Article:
The final table was a motley crew: Erik Seidel (consummate pro), Leif Force (a former-pro disc golfer which is a clever term for 'hippie'), Chris Bell (one of Gavin Smith's former drinking buddies), Perry Green (1981 Main Event runner-up who lost heads-up to Stu Ungar), Dan Shak (hedge fund manager), Rob Hollink (Dutch pro who was the reason why Brandon Schaefer didn't win two EPT events in 2005), and how could we forget about Devilfish Ulliot (dirt dick).
I have probably written thousands of words about Devilfish's penchant for young women (who are barely legal and we're talking within days of that danger zone), but at this point it's become one of those "cliches" that beat poker writers make fun of during breaks at our anger management meetings. The ultimate cliche is a hack writer writing about the Devilfish cliche, which I'm doing... and I'll stop that right now.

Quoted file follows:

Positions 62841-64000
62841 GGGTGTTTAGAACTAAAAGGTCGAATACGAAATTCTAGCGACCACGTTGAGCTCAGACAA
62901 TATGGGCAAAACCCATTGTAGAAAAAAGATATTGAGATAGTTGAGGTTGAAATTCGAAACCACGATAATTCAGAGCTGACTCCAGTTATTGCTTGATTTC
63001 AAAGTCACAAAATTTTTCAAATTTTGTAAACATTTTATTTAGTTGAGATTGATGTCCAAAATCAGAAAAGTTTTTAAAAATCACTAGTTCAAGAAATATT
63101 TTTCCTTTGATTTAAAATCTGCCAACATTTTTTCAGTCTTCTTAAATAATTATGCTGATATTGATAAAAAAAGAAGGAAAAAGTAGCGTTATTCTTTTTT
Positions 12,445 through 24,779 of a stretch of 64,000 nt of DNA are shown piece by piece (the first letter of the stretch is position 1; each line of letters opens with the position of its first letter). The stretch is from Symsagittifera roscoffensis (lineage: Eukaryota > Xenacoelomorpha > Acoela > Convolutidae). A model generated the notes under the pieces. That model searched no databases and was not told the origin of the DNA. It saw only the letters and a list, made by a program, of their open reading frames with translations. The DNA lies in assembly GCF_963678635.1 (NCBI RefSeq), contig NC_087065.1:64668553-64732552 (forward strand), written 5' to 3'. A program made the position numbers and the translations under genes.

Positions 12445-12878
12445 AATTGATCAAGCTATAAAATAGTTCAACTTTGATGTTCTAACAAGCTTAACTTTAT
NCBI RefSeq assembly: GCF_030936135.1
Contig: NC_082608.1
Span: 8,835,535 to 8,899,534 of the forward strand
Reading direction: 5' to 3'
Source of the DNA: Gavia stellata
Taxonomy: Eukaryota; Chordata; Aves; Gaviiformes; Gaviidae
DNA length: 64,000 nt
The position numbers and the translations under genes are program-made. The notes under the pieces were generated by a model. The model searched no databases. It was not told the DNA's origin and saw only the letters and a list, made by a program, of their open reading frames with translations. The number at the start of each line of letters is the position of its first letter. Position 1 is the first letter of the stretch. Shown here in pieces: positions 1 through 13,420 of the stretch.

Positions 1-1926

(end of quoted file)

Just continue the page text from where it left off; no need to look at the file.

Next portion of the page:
Seidel had a pretty decent afternoon as the end of Day 1 chipleader in the TOC. His good juju spilled over into the PLO/8 event. Even though he was one of the shorties, Seidel grinded his way to an average stack at the final table. Seidel is a member of the Ocho Club with Phil Ivey. They are doing what they can to keep Men the Master out (not that they are discriminating, they just don't respect cheaters), so they are trying to win nine bracelets as fast as they can. Only four men have won more bracelets than Seidel -- Phil Hellmuth (11), Doyle Brunson (10), Johnny Chan (10), and Johnny Moss (10).
With six to go, Seidel was third in chips. Leif Force busted out in 5th, and Siedel ad slipped to fourth in chips. He could not get anything going at that point and fizzled out in 5th place. Devilfih was eliminated in surprising third place (another deep run for the Brits), meanwhile a heads up match was set between Chris Bell and Dan Shak. When the dust settled, it was the North Carolina boy, Chris Bell, who emerged with the bracelet. I wonder if Erick Lindgren still backs Chris Bell, because if he does, Lindgren just had a fantastic weekend with both of his horses winning bracelets with victories from Bell and Gavin Smith.
Photos courtesy of Harper & Benjo.